We don't need the federal government to pick our washing machine

We don't need the federal government to pick our washing machine
© Getty Images

On Thursday, the International Trade Commission (ITC) will determine whether domestic washing machine manufacturers have been injured by imports from South Korean competitors.

In May, the Michigan-based Whirlpool Corporation filed a Section 201 petition with the commission, asking it to slap tariffs on washing machines exported to this country by Samsung and LG. If Whirlpool’s wish is granted, you can expect to see fewer of the Korean washing machines in U.S. stores. You can also expect a spike in washer prices, making it harder for many American families to afford this popular appliance. 

Particulars of the petition aside, what this case boils down to is whether government should over-ride consumer choices in the marketplace.


Over the last decade, Samsung and LG have become big players in the U.S. market, capturing about 35 percent of domestic washer sales between them. Whirlpool alone holds the same market share and hopes the commission will help it get more.


Awkwardly for Whirlpool, the Korean manufacturers are on their way to becoming domestic competitors. Like many foreign firms that initially break into the U.S. market with imports, Samsung and LG have recently announced plans to open manufacturing facilities in the states. 

Samsung’s washer plant in South Carolina will employ roughly 1,000 people by 2020. LG started construction on its first U.S. washing machine facility in Tennessee in August. Slated to open in 2019, it will create 600 new American jobs.

Further complicating the case is the odd nature of the “remedies” requested by Whirlpool in its injury petition. The company recommends a tariff-rate quota with exemptions for countries that they claim do not “injure” the domestic market. This would still allow a significant number of washer imports each year, just not from Samsung and LG. Clearly, then, this case is not about washer imports injuring the domestic market, but about preventing Samsung and LG from competing with Whirlpool.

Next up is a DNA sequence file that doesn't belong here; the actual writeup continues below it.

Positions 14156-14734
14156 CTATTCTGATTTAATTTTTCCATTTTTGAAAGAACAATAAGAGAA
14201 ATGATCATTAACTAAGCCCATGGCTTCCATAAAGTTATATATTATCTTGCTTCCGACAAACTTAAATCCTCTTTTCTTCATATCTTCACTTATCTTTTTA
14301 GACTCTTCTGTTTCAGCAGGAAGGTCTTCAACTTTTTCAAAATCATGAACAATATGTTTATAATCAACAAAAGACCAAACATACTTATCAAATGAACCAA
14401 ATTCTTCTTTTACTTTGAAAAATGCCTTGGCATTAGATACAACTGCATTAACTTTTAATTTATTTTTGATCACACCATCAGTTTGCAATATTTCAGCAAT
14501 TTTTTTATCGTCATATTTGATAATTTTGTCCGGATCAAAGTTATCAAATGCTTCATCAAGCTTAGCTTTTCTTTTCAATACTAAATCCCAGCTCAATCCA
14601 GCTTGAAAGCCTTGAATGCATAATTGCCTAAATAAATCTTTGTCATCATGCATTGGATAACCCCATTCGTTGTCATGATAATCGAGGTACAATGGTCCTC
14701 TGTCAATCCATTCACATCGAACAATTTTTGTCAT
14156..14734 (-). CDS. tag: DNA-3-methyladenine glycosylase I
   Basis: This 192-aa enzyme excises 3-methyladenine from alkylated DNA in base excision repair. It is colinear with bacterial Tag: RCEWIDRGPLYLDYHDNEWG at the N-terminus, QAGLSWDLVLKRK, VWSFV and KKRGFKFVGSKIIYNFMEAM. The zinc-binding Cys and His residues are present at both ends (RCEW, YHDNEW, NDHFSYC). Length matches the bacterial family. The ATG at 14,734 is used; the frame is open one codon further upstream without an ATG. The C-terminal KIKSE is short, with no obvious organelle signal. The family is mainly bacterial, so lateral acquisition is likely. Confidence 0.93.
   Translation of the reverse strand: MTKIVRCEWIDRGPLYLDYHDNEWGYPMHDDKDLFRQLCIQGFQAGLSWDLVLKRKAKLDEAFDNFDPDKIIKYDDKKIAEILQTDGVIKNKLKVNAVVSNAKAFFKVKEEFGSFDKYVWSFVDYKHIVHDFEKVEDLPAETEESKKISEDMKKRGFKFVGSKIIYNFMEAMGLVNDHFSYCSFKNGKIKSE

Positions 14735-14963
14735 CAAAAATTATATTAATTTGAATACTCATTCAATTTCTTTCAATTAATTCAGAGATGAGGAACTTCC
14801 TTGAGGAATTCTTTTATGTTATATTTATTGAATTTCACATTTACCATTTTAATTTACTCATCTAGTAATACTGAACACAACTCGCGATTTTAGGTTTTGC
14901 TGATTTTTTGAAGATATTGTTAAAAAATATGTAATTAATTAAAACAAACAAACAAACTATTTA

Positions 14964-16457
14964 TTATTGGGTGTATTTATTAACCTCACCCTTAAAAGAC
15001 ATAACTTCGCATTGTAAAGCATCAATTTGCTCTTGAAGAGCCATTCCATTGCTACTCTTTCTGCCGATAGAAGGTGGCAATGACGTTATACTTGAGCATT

If washers are being “unfairly” traded into the U.S. market, a Section 201 petition is not the proper way to address the situation. The appropriate procedure would be to request an antidumping investigation. Why didn’t Whirlpool go that route?

Because, thanks to Whirlpool, antidumping tariffs already exist for large residential washers. The United States levies antidumping tariffs on washer imports from South Korea, Mexico, and China. The tariffs on washers from China were just imposed in February, amounting to up to 57 percent.

These existing duties already raise washer prices for American consumers. Additional tariffs under Sections 201 would raise prices even higher, and that cost has to fall on someone.

For example, in 2002, President George W. Bush imposed tariffs of up to 30 percent on a variety of steel imports under Section 201.

The tariffs wreaked havoc among America’s steel-consuming manufacturers. And even though they were removed after only a year and nine months, the damage was done. According to a study by the Consuming Industries Trade Action Coalition, 200,000 Americans lost their jobs in 2002 due to higher, tariff-driven steel prices. When the dust settled, the tariffs had provided minimal relief to steel producers at the cost of driving up unemployment across the U.S.

The Whirlpool case is unlikely to have such a large detrimental effect on employment, but Americans will experience higher costs and decreased choice as a result of the tariffs.

Here’s hoping the ITC exercises some common sense and rejects Whirlpool’s petition this Thursday. The consumer, not the U.S. government, should decide what brands of washers go into our homes. Rather than focusing on ways to restrict trade, the Trump administration and Congress should focus on increasing Americans’ freedom to trade by lowering tariff and non-tariff barriers and negotiating new trade agreements that expand markets both overseas and at home.

Tori K. Whiting is a research associate in The Heritage Foundation’s Center for International Trade and Economics.